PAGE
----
Novo Nordisk A/S, the world’s biggest maker of insulin for diabetics, has sought patent protection for a synthetic version of an intestinal hormone as part of an effort to develop medicines for treating obesity.
Novo Nordisk filed a patent application for analogues of the hormone PYY with the World Intellectual Property Organization, which published the application last month, the U.S. Federal News Service reported on March 30. Companies can seek protection by filing applications with Geneva-based WIPO, which administers a global patent filing system. Individual countries still must grant patents.
“There is a serious unmet need for adjunct therapy, something to aid those who have a serious obesity problem with handling their condition, together with a good lifestyle and behavior modification,” Chief Science Officer Mads Krogsgaard Thomsen said in a phone interview. “We believe we have a role to play.”
Novo Nordisk is using experience in creating synthetic hormones, gained from work on insulin, to expand its lineup of medicines. The Bagsvaerd, Denmark-based drugmaker has several hemophilia treatments in development and aims to produce new obesity drugs based on hormones that the body produces normally to regulate appetite, Thomsen said by phone on April 1. Novo is already testing a synthetic version of the gut hormone GLP-1.
“We tend to believe we should play around with Mother Nature’s own appetite modulators,” he said.
No drug manufacturer has introduced an obesity medicine in the U.S. in more than a decade after treatments repeatedly faltered in trials because of potential ties to higher blood pressure, heart damage and birth defects. The U.S. Food and Drug Administration has asked for more studies before approving experimental weight- loss treatments by Vivus Inc., Orexigen Therapeutics Inc. and Arena Pharmaceuticals Inc.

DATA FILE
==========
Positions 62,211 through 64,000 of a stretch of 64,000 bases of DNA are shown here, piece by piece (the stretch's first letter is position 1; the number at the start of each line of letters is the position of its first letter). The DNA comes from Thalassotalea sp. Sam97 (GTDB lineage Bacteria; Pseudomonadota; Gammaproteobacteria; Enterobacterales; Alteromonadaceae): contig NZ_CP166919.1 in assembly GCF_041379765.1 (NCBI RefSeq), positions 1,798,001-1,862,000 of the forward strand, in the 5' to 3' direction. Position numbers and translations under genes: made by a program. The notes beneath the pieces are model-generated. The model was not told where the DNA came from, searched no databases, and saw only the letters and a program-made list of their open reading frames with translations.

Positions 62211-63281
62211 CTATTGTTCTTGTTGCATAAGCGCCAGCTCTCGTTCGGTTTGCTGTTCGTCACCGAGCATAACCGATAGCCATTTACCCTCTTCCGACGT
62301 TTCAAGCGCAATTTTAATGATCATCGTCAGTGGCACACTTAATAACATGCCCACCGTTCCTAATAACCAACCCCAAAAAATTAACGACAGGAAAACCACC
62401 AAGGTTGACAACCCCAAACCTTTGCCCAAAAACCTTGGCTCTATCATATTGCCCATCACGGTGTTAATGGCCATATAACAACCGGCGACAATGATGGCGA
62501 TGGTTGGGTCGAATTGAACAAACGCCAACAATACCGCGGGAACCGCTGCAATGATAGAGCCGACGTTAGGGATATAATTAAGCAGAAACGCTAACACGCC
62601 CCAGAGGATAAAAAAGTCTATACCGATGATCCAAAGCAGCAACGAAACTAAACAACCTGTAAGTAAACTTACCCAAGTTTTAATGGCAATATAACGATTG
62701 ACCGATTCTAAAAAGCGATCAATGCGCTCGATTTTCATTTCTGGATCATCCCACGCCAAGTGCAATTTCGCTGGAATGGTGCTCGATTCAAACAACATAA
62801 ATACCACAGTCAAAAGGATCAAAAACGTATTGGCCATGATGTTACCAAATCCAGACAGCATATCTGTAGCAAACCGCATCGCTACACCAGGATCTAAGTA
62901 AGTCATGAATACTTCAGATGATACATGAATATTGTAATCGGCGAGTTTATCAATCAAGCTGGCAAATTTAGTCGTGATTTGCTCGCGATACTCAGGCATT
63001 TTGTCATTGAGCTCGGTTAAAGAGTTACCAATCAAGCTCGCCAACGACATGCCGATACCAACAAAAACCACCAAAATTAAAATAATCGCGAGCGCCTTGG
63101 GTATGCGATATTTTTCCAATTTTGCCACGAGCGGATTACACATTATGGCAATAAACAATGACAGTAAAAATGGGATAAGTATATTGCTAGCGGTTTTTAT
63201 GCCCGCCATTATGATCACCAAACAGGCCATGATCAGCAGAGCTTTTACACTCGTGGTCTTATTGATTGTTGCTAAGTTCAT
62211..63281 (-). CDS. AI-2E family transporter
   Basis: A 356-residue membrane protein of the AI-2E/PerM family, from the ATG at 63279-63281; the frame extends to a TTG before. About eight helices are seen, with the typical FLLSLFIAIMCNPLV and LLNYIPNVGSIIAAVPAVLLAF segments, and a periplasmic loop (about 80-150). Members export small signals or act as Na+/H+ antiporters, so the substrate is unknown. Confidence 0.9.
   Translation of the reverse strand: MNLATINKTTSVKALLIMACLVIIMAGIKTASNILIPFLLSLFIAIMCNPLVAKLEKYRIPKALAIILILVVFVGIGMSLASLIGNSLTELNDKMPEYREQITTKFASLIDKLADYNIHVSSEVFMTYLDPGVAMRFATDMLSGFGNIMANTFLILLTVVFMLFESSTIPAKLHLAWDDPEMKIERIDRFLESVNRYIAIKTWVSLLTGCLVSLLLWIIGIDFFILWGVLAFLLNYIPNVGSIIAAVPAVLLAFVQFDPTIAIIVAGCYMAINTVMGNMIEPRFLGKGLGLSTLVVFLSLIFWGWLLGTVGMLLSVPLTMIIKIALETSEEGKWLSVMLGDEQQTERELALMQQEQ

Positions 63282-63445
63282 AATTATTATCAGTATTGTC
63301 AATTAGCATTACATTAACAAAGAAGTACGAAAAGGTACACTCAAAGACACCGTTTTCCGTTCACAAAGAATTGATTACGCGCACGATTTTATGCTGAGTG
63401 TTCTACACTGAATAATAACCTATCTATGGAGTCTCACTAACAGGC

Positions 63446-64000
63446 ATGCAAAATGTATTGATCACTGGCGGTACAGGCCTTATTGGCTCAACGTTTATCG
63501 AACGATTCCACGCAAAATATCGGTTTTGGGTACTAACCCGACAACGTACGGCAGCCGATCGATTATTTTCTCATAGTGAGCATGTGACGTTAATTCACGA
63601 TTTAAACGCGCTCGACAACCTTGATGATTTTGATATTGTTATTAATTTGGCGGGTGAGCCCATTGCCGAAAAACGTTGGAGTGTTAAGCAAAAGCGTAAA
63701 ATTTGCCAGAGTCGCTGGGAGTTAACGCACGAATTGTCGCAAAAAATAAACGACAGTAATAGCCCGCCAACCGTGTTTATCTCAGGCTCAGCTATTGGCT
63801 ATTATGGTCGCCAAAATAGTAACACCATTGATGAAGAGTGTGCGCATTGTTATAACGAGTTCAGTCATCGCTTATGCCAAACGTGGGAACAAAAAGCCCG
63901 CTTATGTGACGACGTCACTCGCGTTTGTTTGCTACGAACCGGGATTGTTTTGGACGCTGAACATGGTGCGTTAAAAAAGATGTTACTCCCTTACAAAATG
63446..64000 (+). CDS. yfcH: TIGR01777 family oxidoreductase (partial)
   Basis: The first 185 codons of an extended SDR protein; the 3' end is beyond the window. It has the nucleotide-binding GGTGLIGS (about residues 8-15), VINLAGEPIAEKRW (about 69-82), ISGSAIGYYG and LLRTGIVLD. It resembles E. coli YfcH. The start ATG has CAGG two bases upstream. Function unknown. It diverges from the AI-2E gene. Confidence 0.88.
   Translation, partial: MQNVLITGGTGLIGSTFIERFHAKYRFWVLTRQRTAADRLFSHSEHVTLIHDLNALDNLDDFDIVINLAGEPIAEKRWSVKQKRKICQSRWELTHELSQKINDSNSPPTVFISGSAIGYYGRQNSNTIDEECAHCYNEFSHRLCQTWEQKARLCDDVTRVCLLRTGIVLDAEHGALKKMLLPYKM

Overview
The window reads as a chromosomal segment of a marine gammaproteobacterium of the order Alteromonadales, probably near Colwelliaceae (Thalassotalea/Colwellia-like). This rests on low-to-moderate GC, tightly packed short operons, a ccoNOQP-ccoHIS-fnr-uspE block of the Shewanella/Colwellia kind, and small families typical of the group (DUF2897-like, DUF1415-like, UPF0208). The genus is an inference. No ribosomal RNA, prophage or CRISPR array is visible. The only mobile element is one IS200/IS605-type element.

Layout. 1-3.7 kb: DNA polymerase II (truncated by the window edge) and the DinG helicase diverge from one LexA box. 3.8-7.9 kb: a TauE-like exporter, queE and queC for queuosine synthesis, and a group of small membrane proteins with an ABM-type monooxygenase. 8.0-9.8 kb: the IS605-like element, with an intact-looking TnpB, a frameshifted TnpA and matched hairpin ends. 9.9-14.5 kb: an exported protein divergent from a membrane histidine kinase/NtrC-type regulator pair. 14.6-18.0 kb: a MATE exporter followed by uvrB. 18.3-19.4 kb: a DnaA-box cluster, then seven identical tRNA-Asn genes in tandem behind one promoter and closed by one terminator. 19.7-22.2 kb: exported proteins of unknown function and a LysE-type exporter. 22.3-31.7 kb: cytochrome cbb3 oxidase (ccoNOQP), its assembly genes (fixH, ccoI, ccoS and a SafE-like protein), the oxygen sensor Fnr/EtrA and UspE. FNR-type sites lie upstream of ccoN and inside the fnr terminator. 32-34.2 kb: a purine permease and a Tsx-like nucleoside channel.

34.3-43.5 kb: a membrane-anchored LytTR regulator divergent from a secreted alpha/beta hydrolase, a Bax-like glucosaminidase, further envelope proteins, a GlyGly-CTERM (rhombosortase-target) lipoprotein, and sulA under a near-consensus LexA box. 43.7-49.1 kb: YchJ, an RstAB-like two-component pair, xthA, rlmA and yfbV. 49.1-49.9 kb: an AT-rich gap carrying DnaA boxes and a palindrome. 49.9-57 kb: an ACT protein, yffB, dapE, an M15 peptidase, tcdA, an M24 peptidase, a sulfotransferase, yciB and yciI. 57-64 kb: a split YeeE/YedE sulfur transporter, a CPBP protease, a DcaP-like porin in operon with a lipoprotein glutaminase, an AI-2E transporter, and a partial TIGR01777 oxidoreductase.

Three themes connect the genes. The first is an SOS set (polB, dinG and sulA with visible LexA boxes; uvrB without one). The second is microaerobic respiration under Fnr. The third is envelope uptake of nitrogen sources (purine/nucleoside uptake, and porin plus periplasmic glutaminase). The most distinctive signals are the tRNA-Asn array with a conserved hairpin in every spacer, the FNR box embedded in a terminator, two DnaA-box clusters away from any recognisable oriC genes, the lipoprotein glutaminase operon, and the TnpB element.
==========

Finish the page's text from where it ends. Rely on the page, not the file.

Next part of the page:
Amylin Pharmaceuticals Inc. and Takeda Pharmaceutical Co. suspended joint mid-stage testing of a combination of two synthetic hormones last month after some patients in an earlier test developed antibodies which may neutralize the medicine’s effect and even lead to increased eating.
Obesity drugs can be “a graveyard” for manufacturers, Thomsen said. Still, Novo has confidence in its use of gut hormones which, unlike older medications, don’t speed up the body’s metabolism, affecting the heart and driving up blood pressure, he said.
PYY helps signal the brain when to stop eating. People who are obese have low levels of the hormone, and “targeting the PYY system may offer a therapeutic strategy to help treat obesity,” Efthimia Karra, a researcher at University College London’s Centre for Diabetes and Endocrinology, said in the January 2009 edition of The Journal of Physiology medical publication.
Pfizer Inc. conducted an early stage clinical trial of a PYY-based drug in 2006. The same year, Merck & Co. terminated an agreement with Nastech Pharmaceutical Inc. for the development of a nasal-spray version after early studies showed it wasn’t effective.
Novo is experimenting with manufactured PYY versions that patients would inject, much like liraglutide, the company’s synthetic GLP-1 drug for diabetics that it markets as Victoza. Thomsen declined to specify how many projects Novo is working on, saying they’re at very early stages. The company will target severely obese patients, especially those who also have other conditions such as pre-diabetes, he said.
Revenue from Victoza jumped 26-fold last year to 2.32 billion kroner ($443 million), making it Novo’s fastest-growing product. The drug won FDA approval as a diabetes treatment in January 2010, contingent upon further post-approval studies into potential cancer risks after earlier test results led to a delay in regulatory clearance.
Novo plans to begin the last phase of testing liraglutide as an obesity treatment this year. Victoza could produce additional annual sales of as much as $5 billion should it win the approval as an obesity drug, Mark Dainty, an analyst at Citigroup Global Markets Inc., said in a December report to investors.